The story of Lady Nelson is not told often enough, as everyone seems to be captivated by Lady Hamilton. But her story is worth telling as well, one would think. It is nice, therefore, that her biography has been republished after 25 years.
Frances Herbert Woolward was born in 1761 on Nevis which forms part of the Leeward Islands. She came from an influential colonial family; her grandfather and her uncle served as president of the colonial council, while her father had been a judge. She met Nelson on the Island while he was stationed there. She had but recently returned there from England a young widow with a son. She was living with her uncle and filled the role of hostess to visiting naval officers.
Nelson at the time was nobody from a family of country parsons. By 1785, he had made up his mind to ask her to marry him, and surprisingly she said yes. During his frequent absences from Nevis, Nelson wrote her many letters full of very conventional love assurances. He was no poet. The marriage took place on Nevis in 1787. Prince William Henry (later King William VI) had taken a shine to Fanny and insisted on giving her away. It was the most important wedding ever on Nevis, the only one with Royal attendance.
The family moved back to England where Nelson was land bound until recalled to the navy in 1793. Nelson took his stepson Josiah Nesbit with him onboard ship as a midshipman. When his arm was blown off in Tenerife, it was his stepson who saved his life. Nelson returned home to be nursed back to health.
When Nelson was stationed in the Mediterranean, he met Emma Lady Hamilton in Naples and fell for her like a country bumpkin. Emma had started out as Amy Lyon, became known as Emma Hart on London stages and was best known for her striking poses as the Goddess of Health. She had arrived in Naples as the mistress of the ambassador’s nephew but soon saw the chance to do better. She married Sir William Hamilton, the ambassador, instead.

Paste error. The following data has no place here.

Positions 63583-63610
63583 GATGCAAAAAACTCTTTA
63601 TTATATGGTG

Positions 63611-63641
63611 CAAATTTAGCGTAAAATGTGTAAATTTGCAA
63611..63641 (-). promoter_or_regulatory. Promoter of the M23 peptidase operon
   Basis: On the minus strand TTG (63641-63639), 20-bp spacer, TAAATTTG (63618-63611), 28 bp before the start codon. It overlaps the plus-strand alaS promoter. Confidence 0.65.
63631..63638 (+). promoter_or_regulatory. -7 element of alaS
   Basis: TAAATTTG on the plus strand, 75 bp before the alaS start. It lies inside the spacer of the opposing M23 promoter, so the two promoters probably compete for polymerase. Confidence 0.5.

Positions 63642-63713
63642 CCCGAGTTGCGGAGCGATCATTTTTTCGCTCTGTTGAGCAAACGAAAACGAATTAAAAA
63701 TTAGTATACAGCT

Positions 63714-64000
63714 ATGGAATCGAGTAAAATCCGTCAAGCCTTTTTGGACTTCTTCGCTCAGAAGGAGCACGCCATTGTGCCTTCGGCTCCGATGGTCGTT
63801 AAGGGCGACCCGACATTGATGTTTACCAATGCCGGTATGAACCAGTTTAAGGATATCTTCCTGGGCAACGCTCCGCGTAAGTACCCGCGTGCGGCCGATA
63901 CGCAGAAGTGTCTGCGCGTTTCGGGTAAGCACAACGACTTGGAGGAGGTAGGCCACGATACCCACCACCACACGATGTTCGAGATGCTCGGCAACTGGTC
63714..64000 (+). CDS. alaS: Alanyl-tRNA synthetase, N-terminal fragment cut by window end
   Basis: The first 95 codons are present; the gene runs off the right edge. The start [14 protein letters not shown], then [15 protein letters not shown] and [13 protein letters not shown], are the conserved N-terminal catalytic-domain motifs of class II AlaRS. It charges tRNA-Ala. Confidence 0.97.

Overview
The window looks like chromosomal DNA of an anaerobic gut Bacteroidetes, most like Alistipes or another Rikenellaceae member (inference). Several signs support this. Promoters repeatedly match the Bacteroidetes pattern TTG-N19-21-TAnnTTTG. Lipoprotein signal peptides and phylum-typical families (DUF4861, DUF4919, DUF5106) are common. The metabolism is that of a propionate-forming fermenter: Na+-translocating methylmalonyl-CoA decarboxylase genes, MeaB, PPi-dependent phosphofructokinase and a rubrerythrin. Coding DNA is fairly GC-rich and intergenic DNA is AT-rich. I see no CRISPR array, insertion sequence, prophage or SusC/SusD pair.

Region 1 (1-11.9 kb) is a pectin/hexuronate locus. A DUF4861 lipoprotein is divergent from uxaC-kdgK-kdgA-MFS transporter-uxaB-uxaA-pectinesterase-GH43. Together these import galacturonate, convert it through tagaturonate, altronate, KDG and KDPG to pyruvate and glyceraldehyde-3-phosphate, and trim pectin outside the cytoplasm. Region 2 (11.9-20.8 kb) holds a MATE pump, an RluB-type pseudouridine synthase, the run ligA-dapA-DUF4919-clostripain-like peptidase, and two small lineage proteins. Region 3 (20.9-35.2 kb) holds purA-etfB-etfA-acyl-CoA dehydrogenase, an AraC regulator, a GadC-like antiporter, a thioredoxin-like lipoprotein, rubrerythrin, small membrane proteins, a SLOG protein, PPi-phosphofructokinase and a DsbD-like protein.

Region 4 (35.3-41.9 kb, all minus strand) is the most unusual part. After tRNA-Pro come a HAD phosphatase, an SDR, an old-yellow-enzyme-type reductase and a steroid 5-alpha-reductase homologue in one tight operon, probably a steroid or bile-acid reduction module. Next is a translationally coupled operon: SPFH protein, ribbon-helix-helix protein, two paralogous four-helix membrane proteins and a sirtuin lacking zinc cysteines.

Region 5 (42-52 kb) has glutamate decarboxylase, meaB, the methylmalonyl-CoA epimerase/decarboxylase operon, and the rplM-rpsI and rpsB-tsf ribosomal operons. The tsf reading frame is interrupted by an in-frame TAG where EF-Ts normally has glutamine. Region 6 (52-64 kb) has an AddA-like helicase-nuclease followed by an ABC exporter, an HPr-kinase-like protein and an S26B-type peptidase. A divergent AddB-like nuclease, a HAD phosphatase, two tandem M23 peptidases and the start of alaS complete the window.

Meanwhile, Fanny was a frequent guest at court where she attended Levees and was on chatting terms with the Royal couple. The gossip from Naples soon reached her ears, too, and nobody was very impressed with the antics of Nelson. When he returned, he set up a ménage a trois with the Hamiltons while Fanny was left to her own devices.
Nelson’s death at Trafalgar was followed by a state funeral. Fanny decided not to attend in case That Woman would be there, too. But Lady Hamilton for once showed a remarkable tact and stayed away as well. While Fanny had kept up the appearance of a Lady of Quality and Lady Nelson, Lady Hamilton spent her time writing spiteful letters about Fanny and generally making a pest of herself.
Fanny spent some time in Paris with her son before retiring to England where she died in 1831. Emma took to drink, got into debt, fled to France and died in poverty in 1814 in Calais.
Nelson’s First Love – Fanny’s Story by Patrick Delaforce was published by Amberley. It is an excellent biography and heals anyone of any affection or admiration for Lady Hamilton. It is well researched and may stand as a reference book for the life of Lady Nelson anytime.
All at Sea With Nelson
Corsair, Painter, Writer